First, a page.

A. There is a large consensus among economists that the initial COVID-19 shock is a massive disinflationary impulse which is accompanied by a lot of data noise, especially reflecting habits shift in consumption. In the short term, it is certainly wise to consider that the evolution of underlying inflation is not properly measured and weighted in CPI. We better refer to CPI only as a way to capture what the pandemic has done in terms of changing consumer behavior. This is particularly salient when looking at change in durable consumption versus service consumption. For instance, we spend less on transportation and eating out in these unusual circumstances while at the same time we have seen food prices jumping quite a lot for some items at the supermarket.
Q. If we look beyond the initial deflationary shock, what is the outlook for inflation ?
A. Referring to Milton Friedman, I have mentioned that “inflation is always and everywhere a monetary phenomenon”, at least in the medium and long term. But we should not forget that inflation is first and foremost a political phenomenon. Its evolution in the coming years will highly depend on future policy decisions that will be taken after the crisis. At Saxo Bank, we believe there is a case for inflation overshooting, let’s say in the next 12-18 month horizon. If we combine redistributive policies to fight against rising inequality with supply chain relocation and protectionism, without forgetting the strong jump in money supply growth, we have almost a perfect inflation narrative for 2022 and beyond that can temporarily overwhelms deflationary forces driven by the factors we have mentioned previously.
Latest Market Insights
Outrageous Predictions 2023: The War Economy
- The constantly growing global need for energy drives the world's richest to huddle up and launch a R&D project in a size the world hasn't seen since the Manhattan Project gave the US the first atomic bomb.
French President Macron resignsThe political stalemate in France and the rise of Marie Le Pen following the 2022 elections corners President Macron, forcing him to give up on politics and resign from his position. At least for now.
Gold rockets to USD 3,000 as central banks fail on inflation mandateAs markets and central banks realise that the idea that inflation is transitory is wrong, and that prices will remain higher for longer, gold is sent through the roof, hitting a price tag of USD 3,000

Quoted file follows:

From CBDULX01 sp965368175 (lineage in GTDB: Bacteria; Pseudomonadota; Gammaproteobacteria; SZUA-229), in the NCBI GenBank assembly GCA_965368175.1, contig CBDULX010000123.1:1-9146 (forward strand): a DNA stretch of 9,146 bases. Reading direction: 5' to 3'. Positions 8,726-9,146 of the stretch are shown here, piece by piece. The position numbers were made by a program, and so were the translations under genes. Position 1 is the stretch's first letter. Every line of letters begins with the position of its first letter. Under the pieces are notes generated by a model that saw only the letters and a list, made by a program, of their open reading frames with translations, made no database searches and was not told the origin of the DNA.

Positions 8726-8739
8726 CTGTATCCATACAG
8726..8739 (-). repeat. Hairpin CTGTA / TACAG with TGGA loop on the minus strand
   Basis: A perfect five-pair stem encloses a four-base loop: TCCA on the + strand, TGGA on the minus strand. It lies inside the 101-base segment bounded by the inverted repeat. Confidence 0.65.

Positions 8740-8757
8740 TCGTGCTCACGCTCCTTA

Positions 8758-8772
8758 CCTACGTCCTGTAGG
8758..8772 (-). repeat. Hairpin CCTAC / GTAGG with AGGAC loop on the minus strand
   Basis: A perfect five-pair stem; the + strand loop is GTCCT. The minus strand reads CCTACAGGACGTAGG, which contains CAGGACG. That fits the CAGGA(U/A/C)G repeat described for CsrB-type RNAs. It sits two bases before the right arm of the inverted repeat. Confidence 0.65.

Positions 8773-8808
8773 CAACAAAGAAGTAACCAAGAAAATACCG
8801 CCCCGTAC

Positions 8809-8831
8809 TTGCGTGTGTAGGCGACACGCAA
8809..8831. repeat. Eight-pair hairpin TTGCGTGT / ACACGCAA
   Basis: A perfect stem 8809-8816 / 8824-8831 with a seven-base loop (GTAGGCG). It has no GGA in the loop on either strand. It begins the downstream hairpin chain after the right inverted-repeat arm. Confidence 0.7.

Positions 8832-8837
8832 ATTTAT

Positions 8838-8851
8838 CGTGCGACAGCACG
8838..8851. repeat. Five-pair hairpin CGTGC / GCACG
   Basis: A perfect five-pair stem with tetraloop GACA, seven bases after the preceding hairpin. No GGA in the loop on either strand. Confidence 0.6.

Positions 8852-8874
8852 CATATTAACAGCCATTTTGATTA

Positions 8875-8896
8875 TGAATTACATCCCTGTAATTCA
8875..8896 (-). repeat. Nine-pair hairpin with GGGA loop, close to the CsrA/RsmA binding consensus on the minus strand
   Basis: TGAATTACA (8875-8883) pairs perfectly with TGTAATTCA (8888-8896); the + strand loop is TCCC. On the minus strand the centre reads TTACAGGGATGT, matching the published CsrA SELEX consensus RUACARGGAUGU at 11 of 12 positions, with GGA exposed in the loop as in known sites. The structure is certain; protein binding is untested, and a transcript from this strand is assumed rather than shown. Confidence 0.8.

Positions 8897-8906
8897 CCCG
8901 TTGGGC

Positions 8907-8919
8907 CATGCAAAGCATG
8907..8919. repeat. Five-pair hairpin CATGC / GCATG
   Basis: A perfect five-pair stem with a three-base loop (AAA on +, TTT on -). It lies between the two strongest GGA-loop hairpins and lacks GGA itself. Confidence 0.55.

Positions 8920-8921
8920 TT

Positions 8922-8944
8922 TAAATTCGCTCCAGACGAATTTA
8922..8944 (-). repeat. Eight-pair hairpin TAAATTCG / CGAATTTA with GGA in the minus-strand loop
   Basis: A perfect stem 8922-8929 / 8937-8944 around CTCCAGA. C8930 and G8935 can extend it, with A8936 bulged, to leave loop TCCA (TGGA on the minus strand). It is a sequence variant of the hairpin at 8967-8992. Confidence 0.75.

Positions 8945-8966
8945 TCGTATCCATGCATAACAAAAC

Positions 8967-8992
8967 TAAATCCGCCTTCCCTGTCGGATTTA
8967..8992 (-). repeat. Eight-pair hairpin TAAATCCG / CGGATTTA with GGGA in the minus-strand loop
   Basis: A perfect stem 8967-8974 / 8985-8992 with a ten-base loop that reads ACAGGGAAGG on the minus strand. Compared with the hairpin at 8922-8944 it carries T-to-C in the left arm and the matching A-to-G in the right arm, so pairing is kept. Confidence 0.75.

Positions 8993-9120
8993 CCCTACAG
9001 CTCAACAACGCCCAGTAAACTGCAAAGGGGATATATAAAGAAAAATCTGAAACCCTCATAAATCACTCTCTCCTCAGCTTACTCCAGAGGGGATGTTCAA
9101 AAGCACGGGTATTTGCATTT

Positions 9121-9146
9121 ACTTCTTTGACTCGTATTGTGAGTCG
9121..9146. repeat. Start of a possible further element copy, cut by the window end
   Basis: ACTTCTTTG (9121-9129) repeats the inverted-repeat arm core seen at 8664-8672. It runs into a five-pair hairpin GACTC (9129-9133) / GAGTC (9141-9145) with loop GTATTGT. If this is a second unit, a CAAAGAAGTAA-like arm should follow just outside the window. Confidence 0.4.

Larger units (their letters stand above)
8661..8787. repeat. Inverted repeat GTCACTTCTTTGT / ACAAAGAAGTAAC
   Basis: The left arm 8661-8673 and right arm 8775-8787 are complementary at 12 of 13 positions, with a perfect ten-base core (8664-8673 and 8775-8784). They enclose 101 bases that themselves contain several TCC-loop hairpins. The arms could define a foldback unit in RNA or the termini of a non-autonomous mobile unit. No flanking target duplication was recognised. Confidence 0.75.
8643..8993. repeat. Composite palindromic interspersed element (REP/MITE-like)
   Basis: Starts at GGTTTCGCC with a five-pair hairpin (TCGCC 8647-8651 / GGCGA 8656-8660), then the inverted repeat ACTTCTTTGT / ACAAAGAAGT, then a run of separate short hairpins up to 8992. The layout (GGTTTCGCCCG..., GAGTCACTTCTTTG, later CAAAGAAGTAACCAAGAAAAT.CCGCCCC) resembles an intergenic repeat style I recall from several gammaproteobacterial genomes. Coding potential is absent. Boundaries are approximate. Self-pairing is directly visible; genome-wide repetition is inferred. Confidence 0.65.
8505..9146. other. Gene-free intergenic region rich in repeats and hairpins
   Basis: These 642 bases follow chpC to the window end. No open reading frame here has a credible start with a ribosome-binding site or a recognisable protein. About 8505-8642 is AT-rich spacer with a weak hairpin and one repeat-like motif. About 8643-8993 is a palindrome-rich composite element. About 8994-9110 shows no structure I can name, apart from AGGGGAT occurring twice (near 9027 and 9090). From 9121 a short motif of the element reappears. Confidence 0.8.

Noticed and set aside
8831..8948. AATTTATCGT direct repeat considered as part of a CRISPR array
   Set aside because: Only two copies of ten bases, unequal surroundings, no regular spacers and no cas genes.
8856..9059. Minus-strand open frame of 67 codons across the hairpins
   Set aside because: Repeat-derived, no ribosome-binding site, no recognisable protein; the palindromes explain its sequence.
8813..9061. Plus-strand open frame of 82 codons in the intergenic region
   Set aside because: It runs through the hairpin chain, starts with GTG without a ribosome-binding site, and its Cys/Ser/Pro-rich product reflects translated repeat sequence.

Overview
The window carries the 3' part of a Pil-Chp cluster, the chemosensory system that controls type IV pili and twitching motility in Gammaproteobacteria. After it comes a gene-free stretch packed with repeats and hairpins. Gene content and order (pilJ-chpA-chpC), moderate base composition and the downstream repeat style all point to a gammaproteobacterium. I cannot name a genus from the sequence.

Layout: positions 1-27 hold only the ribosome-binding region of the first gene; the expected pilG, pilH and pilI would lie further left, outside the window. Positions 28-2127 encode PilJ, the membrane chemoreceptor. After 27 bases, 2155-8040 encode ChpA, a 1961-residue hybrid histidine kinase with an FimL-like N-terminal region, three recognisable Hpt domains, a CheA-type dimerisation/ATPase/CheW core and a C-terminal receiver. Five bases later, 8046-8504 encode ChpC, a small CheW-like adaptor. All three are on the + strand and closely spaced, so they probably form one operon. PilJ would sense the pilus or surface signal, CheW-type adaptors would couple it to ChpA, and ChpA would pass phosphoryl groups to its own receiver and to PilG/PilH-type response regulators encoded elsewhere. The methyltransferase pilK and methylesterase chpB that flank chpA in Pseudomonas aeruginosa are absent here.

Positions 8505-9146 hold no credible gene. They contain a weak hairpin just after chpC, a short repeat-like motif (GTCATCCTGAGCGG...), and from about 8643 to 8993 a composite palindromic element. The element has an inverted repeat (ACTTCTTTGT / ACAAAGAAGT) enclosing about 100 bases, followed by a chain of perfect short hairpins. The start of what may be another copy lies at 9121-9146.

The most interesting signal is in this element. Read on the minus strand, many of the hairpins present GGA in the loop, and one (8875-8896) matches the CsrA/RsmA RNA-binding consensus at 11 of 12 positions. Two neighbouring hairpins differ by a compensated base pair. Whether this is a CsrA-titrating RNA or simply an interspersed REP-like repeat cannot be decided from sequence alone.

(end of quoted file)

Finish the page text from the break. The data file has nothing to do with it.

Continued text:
EU Army forces EU down path to full unionWith continued challenges in the region and a US military that isn't aggressively enacting its former role as global policeman, the European Union agrees to create its own armed forces, bringing the whole region closer.
A country agrees to ban all meat production by 2030In an effort to become one of the global leaders on the path to net-zero emissions, one country decides to not only put a heavy tax on meat, but to ban domestic production entirely.
UK holds UnBrexit referendumFollowing a recession and domestic pressure, the United Kingdom is thrown into political turmoil that will end with a vote to wind back Brexit.
Widespread price controls are introduced to cap official inflationHistory tells us that with the war economy comes rationing and price controls. And this time is no different, as policymakers introduce strict price controls that lead to a range of unintended consequences.
OPEC+ & Chindia walk out of the IMF, agree to trade with new reserve assetSanctions against Russia have caused widespread turmoil due to US Dollar moves in countries across the globe that don't consider the US an ally. To relieve themselves from this, they leave the IMF and create a new reserve asset.
USDJPY fixed to the USD at 200 as Japan overhauls financial systemFollowing the challenges that faced the Japanese Yen in 2022, the Bank of Japan attempts to keep the currency from sliding. Unsuccessful on the long-term, Japan will launch a reset of its entire financial system.
Tax haven ban kills private equityWith the war economy comes an increased focus on national interests and sovereign nations' ability to assert themselves. In that regard, the OECD countries turn their attention on tax havens and pull the big guns out, banning them altogether.